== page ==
The best thing about being a Distinguished Professor is the freedom one enjoys from the demands of others and the unfailing inspiration provided by both undergraduate and graduate students. I don’t want to sound like Mr. Chips in the old novel, but there is a nobility to the teaching profession and a great personal satisfaction to be derived from the success of your students.
History has taught me that lives do matter, and that individuals can indeed change the world. That is why, to me, history is always about people and not simply a story of the masses being manipulated by sweeping movements beyond human control. If you ever doubt for a moment that individuals matter, just reflect on the lives of Abraham Lincoln, Theodore Roosevelt, John Kennedy or Martin Luther King.
The worst advice I have ever gotten is that a proper, serious historian should wear a bow tie. I have since worn them on several occasions, but only with a tuxedo to weddings and award ceremonies.
The best advice I have ever gotten was to marry Tracy Lee.
Robert Utley is not only the dean of Western history, but my professional godfather. He is a model for all who would be a historian.
I have seen The Searchers countless times, and it still makes me weep. It is one of the greatest American films ever made. I love it so much that I named my daughter Lorena after the song that is the film’s romantic theme.
I read lots of Western comics as a Kid, including Honkytonk Sue, so when I got a chance to write Mickey Free with Bob Boze Bell, I jumped at it. It is a rich story, full of the ironies, tragedies and harsh realities that make the Southwestern border and its people so compelling. It is both historical and currently topical at the same time—and it is a great tale of adventure as well. Many of the themes of family, racism and loyalty that make The Searchers are in this true tale of Mickey Free.
Working in TV has been great fun. I have appeared as a “talking head” in nearly 200 shows over the last decade and have written a dozen shows. Working with Gary Foreman and then-legendary newsman Bill Kurtis was a great experience. I received three WWA Spur Awards and one National Cowboy Museum Western Heritage Award for my TV writing (more chances to wear a bow tie). My pal Zucker and I have a running bet that whenever one of us gets recognized in public, the other has to cough up a quarter. I’m way ahead. The power of TV is incredible.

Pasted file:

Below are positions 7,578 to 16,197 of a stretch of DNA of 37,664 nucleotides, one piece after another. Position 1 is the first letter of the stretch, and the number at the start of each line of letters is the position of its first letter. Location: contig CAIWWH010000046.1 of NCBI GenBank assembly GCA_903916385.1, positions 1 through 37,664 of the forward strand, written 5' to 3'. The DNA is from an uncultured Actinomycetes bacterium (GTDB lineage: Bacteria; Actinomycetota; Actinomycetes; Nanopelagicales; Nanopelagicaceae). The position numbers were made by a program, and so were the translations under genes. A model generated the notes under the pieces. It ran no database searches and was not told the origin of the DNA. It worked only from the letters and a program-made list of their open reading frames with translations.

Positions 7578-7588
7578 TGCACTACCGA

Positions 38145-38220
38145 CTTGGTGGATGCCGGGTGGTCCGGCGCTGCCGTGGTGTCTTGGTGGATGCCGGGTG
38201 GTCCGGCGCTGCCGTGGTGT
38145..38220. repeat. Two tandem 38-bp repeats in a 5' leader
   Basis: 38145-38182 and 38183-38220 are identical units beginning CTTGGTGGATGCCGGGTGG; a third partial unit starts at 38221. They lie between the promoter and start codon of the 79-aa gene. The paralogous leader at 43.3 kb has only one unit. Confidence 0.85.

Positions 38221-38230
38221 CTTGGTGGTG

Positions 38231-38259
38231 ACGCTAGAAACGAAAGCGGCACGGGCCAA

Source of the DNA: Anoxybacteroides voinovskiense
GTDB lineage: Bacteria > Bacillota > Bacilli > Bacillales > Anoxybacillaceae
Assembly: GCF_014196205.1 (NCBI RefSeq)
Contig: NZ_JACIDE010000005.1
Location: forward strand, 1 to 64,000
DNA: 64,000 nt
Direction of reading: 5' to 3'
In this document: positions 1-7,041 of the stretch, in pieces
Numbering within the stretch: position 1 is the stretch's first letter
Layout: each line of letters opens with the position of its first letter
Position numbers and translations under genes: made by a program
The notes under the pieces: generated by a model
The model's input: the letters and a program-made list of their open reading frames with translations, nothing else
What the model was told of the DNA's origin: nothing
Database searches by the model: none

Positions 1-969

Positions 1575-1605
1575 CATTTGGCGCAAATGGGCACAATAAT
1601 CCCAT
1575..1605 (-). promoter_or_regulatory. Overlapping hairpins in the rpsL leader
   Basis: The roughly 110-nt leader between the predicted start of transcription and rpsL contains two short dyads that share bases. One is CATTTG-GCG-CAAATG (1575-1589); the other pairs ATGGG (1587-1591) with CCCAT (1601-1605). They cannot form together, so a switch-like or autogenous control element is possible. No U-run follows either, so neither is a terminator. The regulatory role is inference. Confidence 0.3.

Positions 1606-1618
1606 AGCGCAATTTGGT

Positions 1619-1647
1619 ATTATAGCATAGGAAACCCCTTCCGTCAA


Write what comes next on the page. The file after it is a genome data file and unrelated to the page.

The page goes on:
Yes, I am the doctor who delivers the baby in the final scene of Naked Gun 33 1/3. I went to Hollywood in 1991 when Sony Pictures bought the rights to my unwritten biography of Davy Crockett from the University of Oklahoma Press. David Zucker (Airplane, Top Secret, Naked Gun) had read my 1986 piece on Crockett in Texas Monthly and wanted to base a script on my biography. This turned into a two-year tour of duty in fantasyland that resulted in me cowriting the screenplay with Zucker and Bob Locash. While writing, Zucker was also shooting the final Naked Gun and cast me as the doctor in the final scene with Leslie Nielsen and O.J. Simpson.
Sony Pictures paid us a lot of money for our Crockett screenplay (which really was superb), but when they could not attach a big enough star (Mel Gibson, Kevin Costner, Tom Cruise and Tom Hanks were approached), the project languished. Zucker still hopes to resurrect it. Although the film was not made, I was given incredible on-the-job training as a screenwriter by a master of the craft. This proved invaluable when I later turned to TV writing and to writing the screenplay for Mickey Free.
The hardest part of working with BBB was not strangling him.
Paul Andrew Hutton, Distinguished Professor
Paul Andrew Hutton is a distinguished professor of History at the University of New Mexico, as well as the former executive director of Western Writers of America and the historical consultant for True West Magazine.